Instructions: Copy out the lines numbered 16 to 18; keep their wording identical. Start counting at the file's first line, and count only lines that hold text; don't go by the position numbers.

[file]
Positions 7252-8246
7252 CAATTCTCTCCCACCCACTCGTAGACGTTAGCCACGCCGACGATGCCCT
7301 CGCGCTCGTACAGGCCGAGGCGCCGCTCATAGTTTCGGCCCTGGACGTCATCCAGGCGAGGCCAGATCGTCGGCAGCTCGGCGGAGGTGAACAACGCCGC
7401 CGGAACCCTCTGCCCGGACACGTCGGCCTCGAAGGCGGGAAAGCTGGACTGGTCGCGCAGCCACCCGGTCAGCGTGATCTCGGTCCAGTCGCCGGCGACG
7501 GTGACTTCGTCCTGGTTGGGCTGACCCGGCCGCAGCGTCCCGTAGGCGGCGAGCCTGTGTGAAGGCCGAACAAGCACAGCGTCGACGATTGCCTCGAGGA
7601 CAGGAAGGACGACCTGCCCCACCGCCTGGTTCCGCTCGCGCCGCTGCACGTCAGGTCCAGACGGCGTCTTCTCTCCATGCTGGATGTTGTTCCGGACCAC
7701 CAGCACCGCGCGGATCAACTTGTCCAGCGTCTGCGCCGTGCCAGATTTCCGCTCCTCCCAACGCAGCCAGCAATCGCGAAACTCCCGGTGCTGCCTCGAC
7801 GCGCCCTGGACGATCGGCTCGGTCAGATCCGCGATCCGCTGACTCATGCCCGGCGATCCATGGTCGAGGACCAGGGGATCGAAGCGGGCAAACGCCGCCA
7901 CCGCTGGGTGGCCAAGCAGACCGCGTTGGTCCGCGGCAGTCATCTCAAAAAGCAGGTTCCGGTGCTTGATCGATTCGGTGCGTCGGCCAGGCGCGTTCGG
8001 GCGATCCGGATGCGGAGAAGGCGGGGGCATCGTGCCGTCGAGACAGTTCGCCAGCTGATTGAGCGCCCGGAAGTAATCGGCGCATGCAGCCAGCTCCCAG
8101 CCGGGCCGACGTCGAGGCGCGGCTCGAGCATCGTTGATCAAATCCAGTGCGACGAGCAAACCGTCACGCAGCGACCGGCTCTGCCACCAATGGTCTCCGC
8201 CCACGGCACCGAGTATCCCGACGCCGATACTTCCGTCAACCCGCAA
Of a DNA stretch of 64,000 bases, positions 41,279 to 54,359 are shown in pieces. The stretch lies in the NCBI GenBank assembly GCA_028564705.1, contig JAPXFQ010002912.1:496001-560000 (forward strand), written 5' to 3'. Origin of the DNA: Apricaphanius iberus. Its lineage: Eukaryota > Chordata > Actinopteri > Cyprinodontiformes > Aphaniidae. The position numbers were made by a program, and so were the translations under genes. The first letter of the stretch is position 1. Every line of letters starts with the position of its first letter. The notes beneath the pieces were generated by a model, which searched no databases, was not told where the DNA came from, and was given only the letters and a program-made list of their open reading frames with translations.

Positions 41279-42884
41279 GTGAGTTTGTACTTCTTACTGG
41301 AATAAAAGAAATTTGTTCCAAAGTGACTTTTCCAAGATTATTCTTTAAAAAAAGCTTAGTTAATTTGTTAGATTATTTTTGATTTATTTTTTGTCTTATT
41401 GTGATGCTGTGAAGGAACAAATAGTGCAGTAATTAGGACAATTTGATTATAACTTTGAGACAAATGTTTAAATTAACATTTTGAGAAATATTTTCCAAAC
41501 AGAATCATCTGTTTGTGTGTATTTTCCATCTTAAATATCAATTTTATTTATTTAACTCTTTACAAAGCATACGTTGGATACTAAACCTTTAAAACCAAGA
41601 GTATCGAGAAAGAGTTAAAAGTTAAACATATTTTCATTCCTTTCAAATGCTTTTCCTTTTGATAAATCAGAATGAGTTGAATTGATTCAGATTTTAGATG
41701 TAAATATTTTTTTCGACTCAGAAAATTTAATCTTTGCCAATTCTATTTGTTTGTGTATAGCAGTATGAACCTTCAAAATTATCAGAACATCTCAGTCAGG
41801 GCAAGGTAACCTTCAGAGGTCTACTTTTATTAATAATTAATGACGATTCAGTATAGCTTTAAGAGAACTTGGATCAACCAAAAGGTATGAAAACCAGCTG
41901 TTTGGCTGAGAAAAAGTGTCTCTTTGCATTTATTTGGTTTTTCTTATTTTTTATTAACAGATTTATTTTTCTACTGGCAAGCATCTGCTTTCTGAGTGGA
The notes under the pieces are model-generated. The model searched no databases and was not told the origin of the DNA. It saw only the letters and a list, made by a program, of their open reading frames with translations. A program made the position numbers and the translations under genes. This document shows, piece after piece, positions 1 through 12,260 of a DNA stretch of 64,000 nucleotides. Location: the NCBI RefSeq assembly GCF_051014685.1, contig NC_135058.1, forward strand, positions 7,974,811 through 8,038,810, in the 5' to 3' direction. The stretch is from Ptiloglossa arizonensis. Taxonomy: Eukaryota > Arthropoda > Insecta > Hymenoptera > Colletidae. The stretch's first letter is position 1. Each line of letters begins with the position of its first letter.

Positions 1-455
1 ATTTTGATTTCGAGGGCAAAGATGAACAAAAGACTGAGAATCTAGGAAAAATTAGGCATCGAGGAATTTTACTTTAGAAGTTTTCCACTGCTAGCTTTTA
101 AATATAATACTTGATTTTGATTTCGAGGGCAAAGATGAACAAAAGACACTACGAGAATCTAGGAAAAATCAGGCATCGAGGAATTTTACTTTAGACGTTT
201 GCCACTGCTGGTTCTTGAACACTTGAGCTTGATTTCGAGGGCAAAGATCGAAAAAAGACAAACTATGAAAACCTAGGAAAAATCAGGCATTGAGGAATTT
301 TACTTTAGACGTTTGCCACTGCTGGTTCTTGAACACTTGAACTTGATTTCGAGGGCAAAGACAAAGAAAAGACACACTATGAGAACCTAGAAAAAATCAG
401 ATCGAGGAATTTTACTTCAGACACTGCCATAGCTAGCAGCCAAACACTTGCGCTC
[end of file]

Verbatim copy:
41301 AATAAAAGAAATTTGTTCCAAAGTGACTTTTCCAAGATTATTCTTTAAAAAAAGCTTAGTTAATTTGTTAGATTATTTTTGATTTATTTTTTGTCTTATT
41401 GTGATGCTGTGAAGGAACAAATAGTGCAGTAATTAGGACAATTTGATTATAACTTTGAGACAAATGTTTAAATTAACATTTTGAGAAATATTTTCCAAAC
41501 AGAATCATCTGTTTGTGTGTATTTTCCATCTTAAATATCAATTTTATTTATTTAACTCTTTACAAAGCATACGTTGGATACTAAACCTTTAAAACCAAGA